7. ‘Constance’ crocosmia (Crocosmia × crocosmiiflora ‘Constance’, Zones 6–9)
  8. Mexican feather grass (Nassella tenuissima, Zones 7–10)
  9. Tall verbena (Verbena bonariensis, Zones 7–11)
  10. ‘Kobold’ blazing star (Liatris spicata ‘Kobold’, Zones 3–8)

*See invasive alert below.

 

Purple and orange make a statement

Photo: Marianne Majerus/Marianne Majerus Garden Images

Contrasting colors work well together, but do analogous colors? This grouping proves that the answer is yes. The rusty orange of the sneezeweed might have looked a little too 1970s if it weren’t for the pop of energy it gets from the surrounding purple blooms.

Key colors

  1. Salvia (Salvia cv., Zones 4–9)
  2. ‘Sahin’s Early Flowerer’ sneezeweed (Helenium autumnale ‘Sahin’s Early Flowerer’, Zones 4–9)
  3. Drumstick allium (Allium sphaerocephalon, Zones 4–8)
  4. Rose (Rosa cv., Zones 4–9)

 

Blooms aren’t the only way to get attention

This grouping is all about texture. Because early summer can be a time of variable weather, you’ll never need to worry about bloom times when you rely on texture for interest. From the fine-needled larch to the fleshy euphorbia, this black-and-green combo is never lacking. When the rose in the middle finally does flower, it’s just an added bonus.

Key colors

  1. Rough horsetail (Equisetum hyemale, Zones 4–9)
  2. Black mondo grass (Ophiopogon planiscapus ‘Nigrescens’, Zones 6–9)
  3. Rose (Rosa cv., Zones 4–9)
  4. ‘Tasmanian Tiger’ euphorbia (Euphorbia characias ‘Tasmanian Tiger’, Zones 7–9)
  5. Weeping European larch (Larix decidua ‘Pendula’, Zones 3–6)

Design Tip: Horsetail can be quite aggressive in wetland areas. This one is kept in check by placing it in a pot in the ground.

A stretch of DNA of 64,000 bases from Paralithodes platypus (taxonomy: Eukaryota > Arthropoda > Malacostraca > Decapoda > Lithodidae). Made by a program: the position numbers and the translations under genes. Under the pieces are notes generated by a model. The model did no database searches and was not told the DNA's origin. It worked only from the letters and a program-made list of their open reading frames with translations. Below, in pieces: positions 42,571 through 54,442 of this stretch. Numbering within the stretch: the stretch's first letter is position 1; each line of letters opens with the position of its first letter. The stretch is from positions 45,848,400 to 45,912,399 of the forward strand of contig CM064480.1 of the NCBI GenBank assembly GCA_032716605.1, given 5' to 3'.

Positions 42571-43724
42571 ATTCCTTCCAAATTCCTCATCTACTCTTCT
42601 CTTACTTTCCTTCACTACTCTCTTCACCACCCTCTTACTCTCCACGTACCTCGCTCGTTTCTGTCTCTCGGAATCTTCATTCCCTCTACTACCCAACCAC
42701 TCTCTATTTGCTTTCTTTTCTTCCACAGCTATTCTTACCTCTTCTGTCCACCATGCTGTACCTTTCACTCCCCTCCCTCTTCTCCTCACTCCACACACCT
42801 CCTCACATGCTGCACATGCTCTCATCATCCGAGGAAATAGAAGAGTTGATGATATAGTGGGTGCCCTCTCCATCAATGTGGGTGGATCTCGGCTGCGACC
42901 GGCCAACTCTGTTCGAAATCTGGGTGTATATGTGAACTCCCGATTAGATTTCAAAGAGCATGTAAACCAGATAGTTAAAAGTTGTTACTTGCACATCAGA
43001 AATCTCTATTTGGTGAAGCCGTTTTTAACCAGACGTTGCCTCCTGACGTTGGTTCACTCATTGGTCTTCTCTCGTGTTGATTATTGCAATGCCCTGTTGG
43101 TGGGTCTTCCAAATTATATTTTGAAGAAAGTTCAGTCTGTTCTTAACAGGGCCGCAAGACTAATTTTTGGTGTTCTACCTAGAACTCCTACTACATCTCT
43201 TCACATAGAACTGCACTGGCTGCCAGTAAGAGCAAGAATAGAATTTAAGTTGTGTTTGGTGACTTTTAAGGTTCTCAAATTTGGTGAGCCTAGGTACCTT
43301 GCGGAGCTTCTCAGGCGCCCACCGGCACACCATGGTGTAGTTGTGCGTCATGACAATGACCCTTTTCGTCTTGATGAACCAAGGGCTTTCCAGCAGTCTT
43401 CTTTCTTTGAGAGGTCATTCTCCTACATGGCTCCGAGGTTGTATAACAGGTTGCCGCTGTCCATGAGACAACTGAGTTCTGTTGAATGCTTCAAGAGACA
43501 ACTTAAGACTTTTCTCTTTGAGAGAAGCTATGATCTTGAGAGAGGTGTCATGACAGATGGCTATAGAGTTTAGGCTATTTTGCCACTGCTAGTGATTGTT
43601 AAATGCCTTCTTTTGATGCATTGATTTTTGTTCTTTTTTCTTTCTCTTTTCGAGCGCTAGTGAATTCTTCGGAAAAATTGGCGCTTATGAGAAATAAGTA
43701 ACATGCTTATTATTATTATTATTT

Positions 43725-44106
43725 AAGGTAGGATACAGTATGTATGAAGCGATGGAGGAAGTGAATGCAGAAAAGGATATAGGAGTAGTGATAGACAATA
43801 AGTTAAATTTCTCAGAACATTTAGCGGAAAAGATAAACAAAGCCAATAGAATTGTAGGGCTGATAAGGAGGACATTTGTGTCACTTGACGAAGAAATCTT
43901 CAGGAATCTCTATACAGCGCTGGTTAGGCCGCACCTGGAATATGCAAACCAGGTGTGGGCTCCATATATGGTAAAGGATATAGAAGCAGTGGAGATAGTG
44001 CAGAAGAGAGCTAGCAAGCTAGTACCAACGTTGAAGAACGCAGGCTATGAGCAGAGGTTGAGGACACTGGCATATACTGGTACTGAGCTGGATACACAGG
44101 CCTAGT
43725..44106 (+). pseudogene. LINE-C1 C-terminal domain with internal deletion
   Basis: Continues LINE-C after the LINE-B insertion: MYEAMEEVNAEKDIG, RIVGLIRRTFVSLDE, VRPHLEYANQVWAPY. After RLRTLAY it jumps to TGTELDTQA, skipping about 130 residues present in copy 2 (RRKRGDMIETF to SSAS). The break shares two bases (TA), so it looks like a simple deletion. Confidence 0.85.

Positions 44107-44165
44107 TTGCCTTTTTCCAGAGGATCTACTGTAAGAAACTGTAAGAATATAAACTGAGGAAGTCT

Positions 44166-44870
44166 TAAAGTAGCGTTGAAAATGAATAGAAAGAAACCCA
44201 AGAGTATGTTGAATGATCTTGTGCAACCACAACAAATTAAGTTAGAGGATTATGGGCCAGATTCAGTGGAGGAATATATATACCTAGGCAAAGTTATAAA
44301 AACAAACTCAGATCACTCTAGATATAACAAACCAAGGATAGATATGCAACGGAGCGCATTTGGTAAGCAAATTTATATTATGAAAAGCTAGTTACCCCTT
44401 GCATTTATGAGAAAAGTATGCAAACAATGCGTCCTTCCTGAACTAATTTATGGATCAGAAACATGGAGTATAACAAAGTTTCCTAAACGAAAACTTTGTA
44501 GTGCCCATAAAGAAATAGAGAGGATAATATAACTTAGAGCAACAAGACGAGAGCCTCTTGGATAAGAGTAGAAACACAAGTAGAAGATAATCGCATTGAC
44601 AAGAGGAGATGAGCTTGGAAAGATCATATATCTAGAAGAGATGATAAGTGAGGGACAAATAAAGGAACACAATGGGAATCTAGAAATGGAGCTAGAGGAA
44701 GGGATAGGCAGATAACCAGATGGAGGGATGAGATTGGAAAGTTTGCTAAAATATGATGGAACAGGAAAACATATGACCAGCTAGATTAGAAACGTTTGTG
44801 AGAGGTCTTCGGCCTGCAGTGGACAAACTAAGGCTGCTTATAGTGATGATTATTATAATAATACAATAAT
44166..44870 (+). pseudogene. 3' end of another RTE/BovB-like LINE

Green combos are subtle yet long lasting

A sure bet for a winning combination is taking one hue and pairing it with various shades of that color. Green can be the easiest to work with since it’s so prevalent in the garden. Here the lime green elephant’s ear leaves really pop against the dark and moody ligularia foliage, which also allows the pale green sweet flag to shine.

Key colors

  1. Sweet flag (Acorus calamus ‘Variegatus’, Zones 4–9)
  2. ‘Othello’ ligularia (Ligularia dentata ‘Othello’, Zones 3–8)
  3. ‘Lime Zinger’ elephant’s ear (Xanthosoma ‘Lime Zinger’, Zones 8–10)

 

When in doubt, mix in some tropicals

As early summer gives way to the sizzling days of late summer, you can always count on tropical plants like canna, elephant’s ear, cigar plant, and scented geraniums to come into their own. Grouping brightly colored, tender treasures like these ensures a bold statement.

Key colors

  1. ‘Black Magic’ elephant’s ear (Colocasia esculenta* ‘Black Magic’, Zones 8–10)
  2. ‘Pretoria’ canna lily (Canna indica ‘Pretoria’, Zones 8–10)
  3. ‘Charity’ scented geranium (Pelargonium ‘Charity’, Zones 8–11)
  4. Firecracker plant (Cuphea cv., Zones 7–10)
  5. ‘Crimson Pygmy’ barberry (Berberis thunbergii* ’Crimson Pygmy’, Zones 4–9)
  6. Lambs’ ears (Stachys byzantina, Zones 4–8)

*See invasive alert below.


Danielle Sherry is the senior editor who loves margaritas almost as much as gardening.

Photos, except where noted: Danielle Sherry

 

*Invasive alert: Tansy (Tanacetum vulgare)

This plant is considered invasive in CA, MT, and WA.

Invasive alert: Catalpa (Catalpa bigonioides)

This plant is considered invasive in NJ.

Invasive alert: Miscanthus (Miscanthus sinensis)

This plant is considered invasive in CT, GA, IL, IN, KY, MD, NC, NH, NJ, NY, PA, SC, TN, VA, and WI.

Invasive alert: Pampas grass (Cortaderia selloana)

This plant is considered invasive in AL and CA.

Invasive alert: Elephant ears (Colocasia esculenta)

This plant is considered invasive in AL, CA, and FL.

Invasive alert: Japanese barberry (Berberis thunbergii)

This plant is considered invasive in CT, DE, IA, IL, IN, KS, KY, MA, ME, MD, MI, MN, NH, NJ, NY, OH, PA, RI, TN, VA, VT, WI, and WV.

Please visit invasiveplantatlas.org for more information.